Predicting the future of work is obviously impossible, but one thing is certain: the world of work and the skills we’ll need to have in 10 years will be very different from work as we understand it today.

If work is changing, so are the technologies around it, as well as the number of technologies that will be used to complete tasks. The technologies that will become mainstream in, let’s say 5 years, are already in use in some enterprises. Companies should pay attention to 7 in particular when planning.

1. Artificial Intelligence (AI)
Anyone working in a modern organization will probably have come across AI in some area of their workplace. What’s not so clear is what broader impact AI will have on the workplace.

A wide spectrum of analysts and executives believe AI will create jobs. But, there are just as many who believe AI may completely destroy jobs and redesign the digital workplace, rendering the need for human employees useless.

However you look at it, chances are that very few jobs will remain untouched by AI.

2. Robo-bosses?
If you break down what managers do daily, its clear AI or bots could perform at least some of it.
They can hire, fire, carry out job performance reviews and even manage projects.

If you deconstruct what most managers do every single day, there’s a great opportunity to automate many of those tasks. It’s not that AI replaces managers, but rather that they will complement them.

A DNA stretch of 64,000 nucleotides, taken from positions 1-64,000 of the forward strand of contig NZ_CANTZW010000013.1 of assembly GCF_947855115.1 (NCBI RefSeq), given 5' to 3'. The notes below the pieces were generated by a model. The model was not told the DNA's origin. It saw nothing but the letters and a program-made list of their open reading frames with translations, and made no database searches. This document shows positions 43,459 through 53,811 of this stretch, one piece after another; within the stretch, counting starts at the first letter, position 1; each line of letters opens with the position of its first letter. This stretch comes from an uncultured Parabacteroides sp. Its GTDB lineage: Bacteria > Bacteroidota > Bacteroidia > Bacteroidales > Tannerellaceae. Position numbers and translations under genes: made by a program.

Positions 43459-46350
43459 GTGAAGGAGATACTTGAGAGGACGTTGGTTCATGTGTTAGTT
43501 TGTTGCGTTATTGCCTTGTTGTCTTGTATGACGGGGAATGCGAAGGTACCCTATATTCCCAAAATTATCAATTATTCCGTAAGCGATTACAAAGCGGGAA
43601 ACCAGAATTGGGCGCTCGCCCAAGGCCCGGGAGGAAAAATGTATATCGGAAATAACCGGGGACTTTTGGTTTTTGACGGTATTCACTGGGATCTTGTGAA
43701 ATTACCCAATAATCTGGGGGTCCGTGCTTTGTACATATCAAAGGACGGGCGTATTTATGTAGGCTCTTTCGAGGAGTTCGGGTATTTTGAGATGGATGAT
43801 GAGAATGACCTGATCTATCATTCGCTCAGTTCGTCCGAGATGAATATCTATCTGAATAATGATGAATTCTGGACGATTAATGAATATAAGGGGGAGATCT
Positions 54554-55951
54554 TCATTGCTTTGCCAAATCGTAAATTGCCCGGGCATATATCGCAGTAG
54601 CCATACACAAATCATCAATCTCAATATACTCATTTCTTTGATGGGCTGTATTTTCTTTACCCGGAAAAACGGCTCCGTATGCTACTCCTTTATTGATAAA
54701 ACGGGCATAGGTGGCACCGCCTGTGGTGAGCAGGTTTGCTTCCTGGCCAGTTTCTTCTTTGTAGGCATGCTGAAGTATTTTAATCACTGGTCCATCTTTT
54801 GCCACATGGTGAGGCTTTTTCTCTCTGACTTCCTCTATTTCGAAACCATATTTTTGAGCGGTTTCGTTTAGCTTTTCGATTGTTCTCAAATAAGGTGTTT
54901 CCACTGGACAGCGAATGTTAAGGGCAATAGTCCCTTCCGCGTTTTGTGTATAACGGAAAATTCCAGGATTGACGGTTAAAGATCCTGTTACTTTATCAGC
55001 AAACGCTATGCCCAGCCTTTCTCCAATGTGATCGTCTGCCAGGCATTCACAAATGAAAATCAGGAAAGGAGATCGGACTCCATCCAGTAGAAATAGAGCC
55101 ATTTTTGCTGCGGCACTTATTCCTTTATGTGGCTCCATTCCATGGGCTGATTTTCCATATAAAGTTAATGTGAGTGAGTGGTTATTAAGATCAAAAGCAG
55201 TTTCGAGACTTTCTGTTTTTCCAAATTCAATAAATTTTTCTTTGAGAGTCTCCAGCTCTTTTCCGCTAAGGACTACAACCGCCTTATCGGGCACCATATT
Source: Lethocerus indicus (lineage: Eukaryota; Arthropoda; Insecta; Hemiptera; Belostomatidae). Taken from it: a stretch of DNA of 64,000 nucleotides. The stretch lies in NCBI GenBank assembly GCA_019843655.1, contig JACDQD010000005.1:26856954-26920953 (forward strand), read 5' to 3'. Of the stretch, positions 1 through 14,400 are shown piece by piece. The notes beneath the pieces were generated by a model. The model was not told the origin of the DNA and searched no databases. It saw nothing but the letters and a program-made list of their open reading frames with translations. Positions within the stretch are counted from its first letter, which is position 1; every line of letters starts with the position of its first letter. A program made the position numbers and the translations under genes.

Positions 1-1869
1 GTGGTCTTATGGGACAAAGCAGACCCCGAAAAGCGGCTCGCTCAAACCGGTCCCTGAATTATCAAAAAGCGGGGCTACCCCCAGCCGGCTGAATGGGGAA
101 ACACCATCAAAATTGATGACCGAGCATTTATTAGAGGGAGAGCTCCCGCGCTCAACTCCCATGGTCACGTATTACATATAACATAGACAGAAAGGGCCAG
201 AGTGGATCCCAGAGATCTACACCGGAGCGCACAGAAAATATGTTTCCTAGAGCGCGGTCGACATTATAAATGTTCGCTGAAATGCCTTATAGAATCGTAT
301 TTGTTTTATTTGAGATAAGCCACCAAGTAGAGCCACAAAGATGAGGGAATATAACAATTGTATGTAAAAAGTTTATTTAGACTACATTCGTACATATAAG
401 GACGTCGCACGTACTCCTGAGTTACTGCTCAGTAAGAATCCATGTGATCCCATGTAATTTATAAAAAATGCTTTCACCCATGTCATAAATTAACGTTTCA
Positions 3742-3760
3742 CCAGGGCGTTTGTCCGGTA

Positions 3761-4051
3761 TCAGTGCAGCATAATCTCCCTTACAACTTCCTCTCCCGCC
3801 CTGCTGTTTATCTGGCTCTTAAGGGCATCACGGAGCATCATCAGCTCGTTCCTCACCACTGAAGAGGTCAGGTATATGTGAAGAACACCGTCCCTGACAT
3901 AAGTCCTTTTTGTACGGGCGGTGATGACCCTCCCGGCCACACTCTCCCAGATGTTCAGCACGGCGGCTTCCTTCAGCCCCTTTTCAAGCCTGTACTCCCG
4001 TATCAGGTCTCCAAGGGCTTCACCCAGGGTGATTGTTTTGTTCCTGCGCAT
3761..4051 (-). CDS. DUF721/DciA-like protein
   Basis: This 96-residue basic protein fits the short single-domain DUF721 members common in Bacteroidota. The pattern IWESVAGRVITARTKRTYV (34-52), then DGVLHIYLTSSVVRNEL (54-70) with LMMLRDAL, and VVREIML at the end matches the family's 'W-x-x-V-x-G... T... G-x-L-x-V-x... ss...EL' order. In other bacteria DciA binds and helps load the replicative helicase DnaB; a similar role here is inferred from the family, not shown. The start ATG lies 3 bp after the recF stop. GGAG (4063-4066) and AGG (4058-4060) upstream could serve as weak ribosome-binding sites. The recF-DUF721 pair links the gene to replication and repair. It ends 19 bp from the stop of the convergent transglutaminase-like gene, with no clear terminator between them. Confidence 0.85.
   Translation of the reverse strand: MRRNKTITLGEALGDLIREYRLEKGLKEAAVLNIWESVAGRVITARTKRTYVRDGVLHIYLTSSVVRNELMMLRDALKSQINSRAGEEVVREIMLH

Workers are reporting to algorithms in some cases, where the algorithm has already replaced human managers to a certain extent.

3. ‘Smart’ Workplaces
Workplaces will inevitably continue to get smarter. As they become smarter, applications will start to manage and supervise smart buildings. These apps will automatically assign workplaces and assign parking spaces, while smart badges gather information about your experience with the building.

When you work in a digital workspace, you improve ‘digital dexterity’. Digital dexterity is the ability and willingness of employees to use existing as well as emerging technology. Technology is playing a bigger part in everyone’s workplace, not just the IT department, and the ability to use these technologies will be key.

4. Virtual Personal Assistants (VPA)
As we grow more ambitious with machine learning algorithms and more familiar with automation possibilities, Virtual Personal Assistants (VPA) will enter the workspace.

If you think about it, consumers are already using VPAs in the form of Alexa, Siri, and Google in their daily lives.

Rather than a single personal assistant found outside the workplace, companies are more likely to employ several of VPAs for all kinds of tasks such as training, calendar management and more. These virtual assistants will not only speak to you but will also begin ‘talking’ and coordinating with each other.

In fact, Google has already found a way to dramatically improve the cadence and intonation of computer-generated speech. (You can read more about this in one of our previous blogs here.)

5. The Freelance Economy
The concept of a freelance economy or a ‘gig’ economy is nothing new. There has always been an economy in certain professions where work was farmed out to freelance workers.

There are already platforms emerging that match people with work tasks, or freelancers with jobs. Take TaskRabbit for example.

Jobs can be broken down between internal and external. External jobs will be rewarded with money; internal, or enterprises jobs will be rewarded with career advancement.

To bring your business technology up to speed, Call 614-279-9969, or contact for your free quote.

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